CSS-in-60, where you can watch the progress and evolution of a CSS design project. This project has me converting an existing table-based E-Learning system/website into a CSS-driven masterpeice that is future-ready, portable and seperates style from content. The animated GIF that follows, monitors the progress of converting just the homepage. The animation is not real-time, but rather compresses many days and hours into a short, sweet, 60 second clip.
Primary client goal:
To convert their existing E-Learning system to CSS based design that will be easier for them to replicate and customize. This is realized through css design, allieviating the need to edit multiple templates and pages when any design changes are introduced.
As always, clean markup is imperitive. A strong, logical document heirarchy is the first step to converting a table-based layout. I found this E-Learning system ridden with css styles. Instead of hap-hazardly stripping exterraneous tags, copying existing styles and writing unique styles for every little element, a good document model will help you break down content into logical blocks. The needed styles will become apparent from there.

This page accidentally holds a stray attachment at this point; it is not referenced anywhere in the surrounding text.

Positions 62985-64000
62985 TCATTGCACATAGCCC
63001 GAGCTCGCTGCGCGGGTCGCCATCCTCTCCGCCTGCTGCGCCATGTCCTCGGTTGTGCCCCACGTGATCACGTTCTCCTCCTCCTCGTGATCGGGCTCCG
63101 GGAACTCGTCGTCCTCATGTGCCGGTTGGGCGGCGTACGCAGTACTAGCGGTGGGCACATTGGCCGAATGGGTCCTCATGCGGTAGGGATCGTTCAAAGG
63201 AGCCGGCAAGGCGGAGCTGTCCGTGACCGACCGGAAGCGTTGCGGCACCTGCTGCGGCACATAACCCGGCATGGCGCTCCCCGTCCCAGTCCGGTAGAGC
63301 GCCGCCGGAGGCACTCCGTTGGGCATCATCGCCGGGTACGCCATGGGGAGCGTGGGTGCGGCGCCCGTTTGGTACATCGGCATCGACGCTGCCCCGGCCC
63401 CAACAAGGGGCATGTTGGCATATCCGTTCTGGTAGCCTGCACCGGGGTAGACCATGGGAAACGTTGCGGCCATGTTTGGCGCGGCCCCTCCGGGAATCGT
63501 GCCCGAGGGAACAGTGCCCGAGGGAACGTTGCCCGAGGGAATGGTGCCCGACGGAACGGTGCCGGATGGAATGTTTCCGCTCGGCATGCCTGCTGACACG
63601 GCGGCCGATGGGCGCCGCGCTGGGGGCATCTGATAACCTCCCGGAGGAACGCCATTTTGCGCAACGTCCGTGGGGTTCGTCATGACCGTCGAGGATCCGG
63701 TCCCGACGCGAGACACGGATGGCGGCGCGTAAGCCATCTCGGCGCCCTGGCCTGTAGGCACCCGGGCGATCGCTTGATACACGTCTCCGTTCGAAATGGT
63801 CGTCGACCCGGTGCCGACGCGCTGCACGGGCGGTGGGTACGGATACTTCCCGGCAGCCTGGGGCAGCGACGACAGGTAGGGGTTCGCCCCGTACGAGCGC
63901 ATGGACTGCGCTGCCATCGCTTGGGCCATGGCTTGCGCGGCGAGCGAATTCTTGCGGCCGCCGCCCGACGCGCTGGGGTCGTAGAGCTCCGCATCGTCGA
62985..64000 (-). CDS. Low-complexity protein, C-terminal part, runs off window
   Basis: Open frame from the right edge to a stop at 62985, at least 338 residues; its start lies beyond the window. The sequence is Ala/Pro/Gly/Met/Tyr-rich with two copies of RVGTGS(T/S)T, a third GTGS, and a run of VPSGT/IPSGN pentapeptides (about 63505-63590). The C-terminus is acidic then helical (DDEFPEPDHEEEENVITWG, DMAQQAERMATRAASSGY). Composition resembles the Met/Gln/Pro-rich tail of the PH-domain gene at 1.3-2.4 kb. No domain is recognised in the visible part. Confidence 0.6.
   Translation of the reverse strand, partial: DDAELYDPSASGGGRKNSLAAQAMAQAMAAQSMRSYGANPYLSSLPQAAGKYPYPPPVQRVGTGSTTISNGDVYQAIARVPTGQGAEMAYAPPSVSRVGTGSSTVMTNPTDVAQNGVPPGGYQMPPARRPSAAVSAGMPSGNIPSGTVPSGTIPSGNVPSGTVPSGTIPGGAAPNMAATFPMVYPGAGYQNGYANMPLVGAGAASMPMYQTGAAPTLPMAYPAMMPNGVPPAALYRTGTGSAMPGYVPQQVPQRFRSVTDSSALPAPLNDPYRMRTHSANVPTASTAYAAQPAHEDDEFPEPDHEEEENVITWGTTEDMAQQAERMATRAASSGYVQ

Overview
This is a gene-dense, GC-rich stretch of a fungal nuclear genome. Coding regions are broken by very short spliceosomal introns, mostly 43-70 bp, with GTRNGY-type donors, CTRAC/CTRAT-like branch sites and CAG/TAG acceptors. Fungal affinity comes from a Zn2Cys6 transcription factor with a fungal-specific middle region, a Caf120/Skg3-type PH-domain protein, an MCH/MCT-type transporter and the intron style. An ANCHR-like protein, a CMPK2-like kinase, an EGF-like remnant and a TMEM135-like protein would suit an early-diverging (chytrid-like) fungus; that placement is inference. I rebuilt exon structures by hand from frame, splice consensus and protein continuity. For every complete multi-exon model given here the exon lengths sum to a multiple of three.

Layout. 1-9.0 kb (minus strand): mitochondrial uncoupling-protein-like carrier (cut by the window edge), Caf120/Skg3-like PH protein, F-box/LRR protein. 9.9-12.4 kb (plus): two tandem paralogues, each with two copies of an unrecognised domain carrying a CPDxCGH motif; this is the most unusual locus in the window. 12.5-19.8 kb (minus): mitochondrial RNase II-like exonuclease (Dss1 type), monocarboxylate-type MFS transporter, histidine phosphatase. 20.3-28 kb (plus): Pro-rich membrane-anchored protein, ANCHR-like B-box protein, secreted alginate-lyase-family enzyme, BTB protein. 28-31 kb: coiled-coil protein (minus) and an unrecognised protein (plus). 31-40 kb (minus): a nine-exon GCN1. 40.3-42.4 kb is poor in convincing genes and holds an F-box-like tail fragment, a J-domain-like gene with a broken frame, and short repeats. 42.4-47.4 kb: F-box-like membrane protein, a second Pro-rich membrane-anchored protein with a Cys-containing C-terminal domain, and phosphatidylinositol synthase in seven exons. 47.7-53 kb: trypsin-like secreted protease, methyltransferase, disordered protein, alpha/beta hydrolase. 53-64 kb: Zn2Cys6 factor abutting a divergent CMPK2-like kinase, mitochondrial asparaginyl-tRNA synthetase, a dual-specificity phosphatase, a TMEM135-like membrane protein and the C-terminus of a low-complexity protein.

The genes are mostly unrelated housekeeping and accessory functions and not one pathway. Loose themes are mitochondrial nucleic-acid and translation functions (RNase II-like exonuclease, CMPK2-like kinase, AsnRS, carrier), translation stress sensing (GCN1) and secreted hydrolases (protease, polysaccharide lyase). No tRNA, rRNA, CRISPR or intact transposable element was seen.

Tables are for tabular data! But sometimes its not practical to replicate a table in css. This project had alot of tables used not just for layout, but for organization of content. Sometimes tables that feature alot of data, may also include elements that aren’t allowed in a table (images for example). Do your best to move the images outside the table if possible and if not, use good judgement and identify whether or not it makes sense to kill yourself trying to reproduce a table in css.. A good rule of thumb – 3×3. If you are looking at data/content that spans 3 columns and 3 rows, it may make sense to leave it a table and simply clean up any invalid markup inside the existing table.